Fielding rides into Chandrapore to join “his new allies,” the Indians. He hears constant drumbeats and passes some children dressing up to celebrate Mohurram, a Muslim holy month honoring Mohammed’s grandson’s martyrdom. Fielding spends the evening with the Nawab Bahadur, Hamidullah, Mahmoud Ali, and Aziz’s other friends. They have renewed their application for Aziz’s bail and sent for Amritrao, the famous anti-British lawyer. That night Fielding wants to talk with Professor Godbole about his regrets in being rude to Ronny, but Godbole is asleep. The next day Godbole quietly disappears to his new job starting a high school in another town.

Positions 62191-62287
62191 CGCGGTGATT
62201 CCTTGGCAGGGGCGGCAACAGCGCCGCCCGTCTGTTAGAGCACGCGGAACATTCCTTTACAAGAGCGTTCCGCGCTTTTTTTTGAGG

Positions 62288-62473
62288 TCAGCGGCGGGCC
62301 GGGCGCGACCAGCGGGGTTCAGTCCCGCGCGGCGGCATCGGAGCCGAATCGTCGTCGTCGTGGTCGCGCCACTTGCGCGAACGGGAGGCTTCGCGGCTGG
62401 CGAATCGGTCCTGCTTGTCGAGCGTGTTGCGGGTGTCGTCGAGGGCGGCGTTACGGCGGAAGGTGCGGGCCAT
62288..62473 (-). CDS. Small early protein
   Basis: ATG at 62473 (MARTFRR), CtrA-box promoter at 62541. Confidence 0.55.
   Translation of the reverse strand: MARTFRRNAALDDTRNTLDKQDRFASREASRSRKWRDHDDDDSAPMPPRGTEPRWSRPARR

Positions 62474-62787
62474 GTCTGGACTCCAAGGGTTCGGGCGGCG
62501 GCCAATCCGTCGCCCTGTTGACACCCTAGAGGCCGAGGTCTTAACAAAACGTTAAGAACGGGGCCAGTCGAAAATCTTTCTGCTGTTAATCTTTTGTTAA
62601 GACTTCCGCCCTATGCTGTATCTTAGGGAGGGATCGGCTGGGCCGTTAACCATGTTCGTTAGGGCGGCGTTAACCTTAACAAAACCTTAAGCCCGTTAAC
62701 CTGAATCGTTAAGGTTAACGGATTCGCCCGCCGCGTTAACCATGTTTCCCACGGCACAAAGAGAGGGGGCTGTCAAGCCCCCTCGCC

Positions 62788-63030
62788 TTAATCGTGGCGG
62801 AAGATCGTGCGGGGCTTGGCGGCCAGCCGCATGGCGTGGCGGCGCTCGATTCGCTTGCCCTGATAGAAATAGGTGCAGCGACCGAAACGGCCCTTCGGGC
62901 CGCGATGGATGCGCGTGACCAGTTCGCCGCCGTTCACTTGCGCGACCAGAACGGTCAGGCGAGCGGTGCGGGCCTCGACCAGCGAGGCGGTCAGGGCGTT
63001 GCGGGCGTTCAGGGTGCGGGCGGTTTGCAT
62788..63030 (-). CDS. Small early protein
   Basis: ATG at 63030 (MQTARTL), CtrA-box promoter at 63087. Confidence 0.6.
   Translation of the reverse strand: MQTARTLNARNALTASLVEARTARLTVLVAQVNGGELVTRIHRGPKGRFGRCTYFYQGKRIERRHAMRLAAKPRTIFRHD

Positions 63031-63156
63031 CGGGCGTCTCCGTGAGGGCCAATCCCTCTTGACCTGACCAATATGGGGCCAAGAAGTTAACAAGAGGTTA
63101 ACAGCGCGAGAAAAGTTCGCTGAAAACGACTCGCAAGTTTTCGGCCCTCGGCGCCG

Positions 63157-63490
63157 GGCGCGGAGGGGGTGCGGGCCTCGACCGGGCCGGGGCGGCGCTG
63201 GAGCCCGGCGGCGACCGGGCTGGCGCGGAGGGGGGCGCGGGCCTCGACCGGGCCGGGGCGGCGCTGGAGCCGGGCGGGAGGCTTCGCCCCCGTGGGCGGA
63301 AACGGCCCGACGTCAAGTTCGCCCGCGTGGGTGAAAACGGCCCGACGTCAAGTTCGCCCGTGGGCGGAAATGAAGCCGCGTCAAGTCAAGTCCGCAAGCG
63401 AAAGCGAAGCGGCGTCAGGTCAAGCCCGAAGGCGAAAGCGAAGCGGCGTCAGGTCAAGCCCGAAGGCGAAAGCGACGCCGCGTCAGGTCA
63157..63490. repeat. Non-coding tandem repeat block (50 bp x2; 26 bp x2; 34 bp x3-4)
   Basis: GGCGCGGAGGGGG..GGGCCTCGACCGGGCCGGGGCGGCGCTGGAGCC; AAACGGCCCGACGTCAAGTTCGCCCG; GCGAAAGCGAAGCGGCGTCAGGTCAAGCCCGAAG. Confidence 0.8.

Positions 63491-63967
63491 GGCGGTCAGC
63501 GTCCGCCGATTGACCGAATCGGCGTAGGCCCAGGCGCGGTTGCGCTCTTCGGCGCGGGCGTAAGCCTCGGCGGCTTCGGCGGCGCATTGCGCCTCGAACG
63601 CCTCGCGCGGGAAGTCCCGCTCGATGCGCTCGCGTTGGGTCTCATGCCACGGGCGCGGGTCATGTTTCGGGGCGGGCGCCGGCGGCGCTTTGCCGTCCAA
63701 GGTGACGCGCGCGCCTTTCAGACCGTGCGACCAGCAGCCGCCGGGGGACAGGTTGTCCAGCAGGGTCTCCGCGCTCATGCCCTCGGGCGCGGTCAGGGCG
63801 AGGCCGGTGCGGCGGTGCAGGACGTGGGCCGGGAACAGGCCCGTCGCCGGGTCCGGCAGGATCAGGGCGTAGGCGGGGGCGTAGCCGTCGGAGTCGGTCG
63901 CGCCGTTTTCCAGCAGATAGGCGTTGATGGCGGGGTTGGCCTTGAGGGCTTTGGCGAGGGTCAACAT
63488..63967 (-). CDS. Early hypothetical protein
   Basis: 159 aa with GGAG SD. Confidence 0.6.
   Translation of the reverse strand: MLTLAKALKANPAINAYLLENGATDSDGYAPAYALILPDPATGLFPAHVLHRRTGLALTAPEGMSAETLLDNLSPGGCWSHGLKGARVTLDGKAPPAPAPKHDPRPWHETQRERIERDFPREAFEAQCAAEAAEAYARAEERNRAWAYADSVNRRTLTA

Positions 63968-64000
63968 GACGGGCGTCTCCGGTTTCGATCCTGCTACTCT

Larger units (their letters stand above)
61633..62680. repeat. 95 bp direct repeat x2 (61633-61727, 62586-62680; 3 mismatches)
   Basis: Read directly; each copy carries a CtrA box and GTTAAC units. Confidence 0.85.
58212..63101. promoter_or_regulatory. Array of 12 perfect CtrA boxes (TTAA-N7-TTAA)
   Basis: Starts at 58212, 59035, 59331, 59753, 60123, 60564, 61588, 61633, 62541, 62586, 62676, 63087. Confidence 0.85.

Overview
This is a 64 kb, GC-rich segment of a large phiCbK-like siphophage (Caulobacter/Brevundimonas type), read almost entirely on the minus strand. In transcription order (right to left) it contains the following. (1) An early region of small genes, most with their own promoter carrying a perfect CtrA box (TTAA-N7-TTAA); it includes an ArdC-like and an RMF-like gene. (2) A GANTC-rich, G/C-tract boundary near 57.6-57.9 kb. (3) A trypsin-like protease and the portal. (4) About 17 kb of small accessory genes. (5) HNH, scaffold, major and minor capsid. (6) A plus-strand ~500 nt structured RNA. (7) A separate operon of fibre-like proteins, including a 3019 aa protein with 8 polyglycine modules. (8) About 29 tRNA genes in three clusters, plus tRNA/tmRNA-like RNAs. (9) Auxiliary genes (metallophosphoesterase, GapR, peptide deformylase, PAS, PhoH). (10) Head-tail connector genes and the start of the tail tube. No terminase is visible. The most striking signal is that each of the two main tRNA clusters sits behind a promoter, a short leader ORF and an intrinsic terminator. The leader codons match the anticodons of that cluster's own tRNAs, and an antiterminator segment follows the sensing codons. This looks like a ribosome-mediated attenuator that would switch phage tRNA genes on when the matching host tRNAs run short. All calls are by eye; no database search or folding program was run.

Once again Godbole avoids discussing practical real-world matters, and disappears until later in the novel, never involving himself with the confusion and tedium of the trial. He goes to Mau, the site of the novel’s third section. The celebration of Mohurram provides a backdrop for all the turmoil of Aziz’s trial, a constant reminder of both the spiritual world and the divisions between Hindu Indians and Muslim Indians.